With Jason’s statement, local law enforcement released Coy Hamby from custody. Some, however, view Jason’s story with harsh skepticism saying that the Caldwell County Sheriff’s Department believed the tale of an overly imaginative boy who snuck out of his house at night and got attacked by a skittish old drunk.
“He’s a tryin’ to protect that crazy drunk with his wild stories,” protested Tom Davis neighbor to the Whitners. “Puckey on all this talk about his missin’ sister; why, she never showed up again and I don’t reckon she ever will. Personally I’m a thinking that he’s a makin’ the whole danged thing up to save his ‘friend’. I’d have that drunk hung up by his heels ‘twas it my boy he’d attacked.”
Jason’s sister Wendy Whitner disappeared nearly a year ago while walking from a friend’s house in Stokely. Jason is now home with his family, though his parents claim that he just sits at night staring out of his bedroom window. If asked about why he does this by his parents or anyone else, he tells them that he’s watching for Wendy to come home again. Coy Hamby still works for the Whitner Family’s farm under constant supervision, though he shows no signs of hidden violence. With all hopes in the air, this family prays for a happy ending and Lord knows they need one.
Caldwell News Journal
Sunday March 10, 1956
Construction Workers Found Murdered
The community of Stokely awakened to a shock Saturday when the morning shift construction crew of Wittman’s Construction Company found their co-workers from the graveyard shift brutally slain inside of the Foothills Haven High School. According to witnesses of the disturbing discovery, the victims were found with their throats torn out. Authorities are stunned at the brutality in this case, but even more so by the lack of blood at the scene.
“Usually there’d be bucket loads of the stuff,” Says Sheriff Jack Parsons. “I’ve been to many a slaughter house in my day, and investigated any number of murders during my time on the force, I’ve even seen a few where a victims throat was cut or torn out by an animal, but this baffles me. I’m a telling ya, there should be blood allover the darned place. The signs of a general struggle show that they were murdered where they lay, but whoever did this cleaned the place up or something. It’s just not right.”
With authorities baffled the communities of Patterson, Stokely, and Buffalo Cove are uneasy about the coming of nightfall. Families have gathered in the local churches or in the sanctity of their own homes praying that the next victim isn’t one of them. Some folks believe that this was a fatal blow to the future high school, a feeling that has been echoed by the city and county officials.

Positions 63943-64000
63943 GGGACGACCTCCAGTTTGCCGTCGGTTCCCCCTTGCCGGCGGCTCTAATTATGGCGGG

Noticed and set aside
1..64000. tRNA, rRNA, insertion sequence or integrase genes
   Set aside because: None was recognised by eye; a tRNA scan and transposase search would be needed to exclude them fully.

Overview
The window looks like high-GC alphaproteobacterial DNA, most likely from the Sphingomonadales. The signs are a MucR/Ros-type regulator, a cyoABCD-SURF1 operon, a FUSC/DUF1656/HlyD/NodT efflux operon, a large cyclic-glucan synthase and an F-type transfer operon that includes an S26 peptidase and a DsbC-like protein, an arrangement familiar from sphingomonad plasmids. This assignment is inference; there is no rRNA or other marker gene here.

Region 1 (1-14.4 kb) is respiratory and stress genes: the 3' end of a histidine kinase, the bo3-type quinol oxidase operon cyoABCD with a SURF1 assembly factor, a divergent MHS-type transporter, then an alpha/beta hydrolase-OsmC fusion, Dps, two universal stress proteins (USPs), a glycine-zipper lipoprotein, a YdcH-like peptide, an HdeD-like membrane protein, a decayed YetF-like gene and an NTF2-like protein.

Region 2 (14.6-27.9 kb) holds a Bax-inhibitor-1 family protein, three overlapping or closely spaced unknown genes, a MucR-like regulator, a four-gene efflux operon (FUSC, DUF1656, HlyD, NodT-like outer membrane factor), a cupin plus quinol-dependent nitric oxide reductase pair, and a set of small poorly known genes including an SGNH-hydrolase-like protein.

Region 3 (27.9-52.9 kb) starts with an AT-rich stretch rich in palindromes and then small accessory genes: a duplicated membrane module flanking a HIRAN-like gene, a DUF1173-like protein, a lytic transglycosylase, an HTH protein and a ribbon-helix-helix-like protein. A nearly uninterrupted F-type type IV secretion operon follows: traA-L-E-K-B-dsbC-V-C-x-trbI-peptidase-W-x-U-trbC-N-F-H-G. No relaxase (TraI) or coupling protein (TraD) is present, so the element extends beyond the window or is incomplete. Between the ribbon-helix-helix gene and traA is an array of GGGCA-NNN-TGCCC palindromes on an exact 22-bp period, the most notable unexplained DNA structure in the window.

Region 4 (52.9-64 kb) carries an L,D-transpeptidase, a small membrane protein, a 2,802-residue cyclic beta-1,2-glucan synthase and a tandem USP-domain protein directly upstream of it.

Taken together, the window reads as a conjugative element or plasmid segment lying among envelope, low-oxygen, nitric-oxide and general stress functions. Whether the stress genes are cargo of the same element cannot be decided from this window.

Whatever the outcome, residents of the area can only wait and see. In the meantime all they can do is cling to one another and pray that this will all blow over like a bad storm.
Caldwell News Journal
Tuesday March 20, 1956
High School Construction Aborted
Lenoir. The Caldwell County Board of Education as well as the North Carolina State Board of Education have decided in an almost unanimous decision to abort the construction of the Foothills Haven High School, where just last week the graveyard shift construction crew was found, brutally murdered, by the first shift construction crew. When asked, select board members including School Board Chairman, Jim Thomason commented saying:
“Due to the growing number of disappearances and now the murders, local and state agencies have withdrawn the financial funding that was vital to the high school’s completion.”
According to residents of Stokely and the construction companies involved, there are more than just financial problems that have caused the school to be abandoned. Some have said that the school has been tainted with the blood of those that were murdered there and that the feeling of death now shrouds the school and its surrounding area. Lucas Wilkenson, foreman of Whittaker Construction Company and head over the day-shift told reporters:
“After them workers were found dead- all bloodless and such- from that other company, everybody’s a refusing to go any where near that school much less set work on it again. Now don’t get me wrong, I ain’t superstitious or nothing, but what happened to those boys out there was just wrong.”
As of yet there has been no leads found concerning the mysterious disappearances or the strange murder of an entire construction crew. Police continue to scour for clues to who may be behind these horrendous crimes.
The Foothills Haven High School was to be the areas first regional high school. Classes were scheduled to begin in the coming autumn of this year, however; a plague of disappearances brought a series of stalled work time and setbacks that would eventually lead to the schools construction being cancelled. It has been said that last week’s murders were the final nails in the coffin for the Foothills Haven High School Project. Jim Thomason and other School Board members express confidence that Caldwell County will make another attempt at constructing a series of regional schools sometime in the near future. As for residents of the community of Stokely, they hope that their lives will soon return to normal. Will the scars of the last three years heal? That’s a question that only time can answer.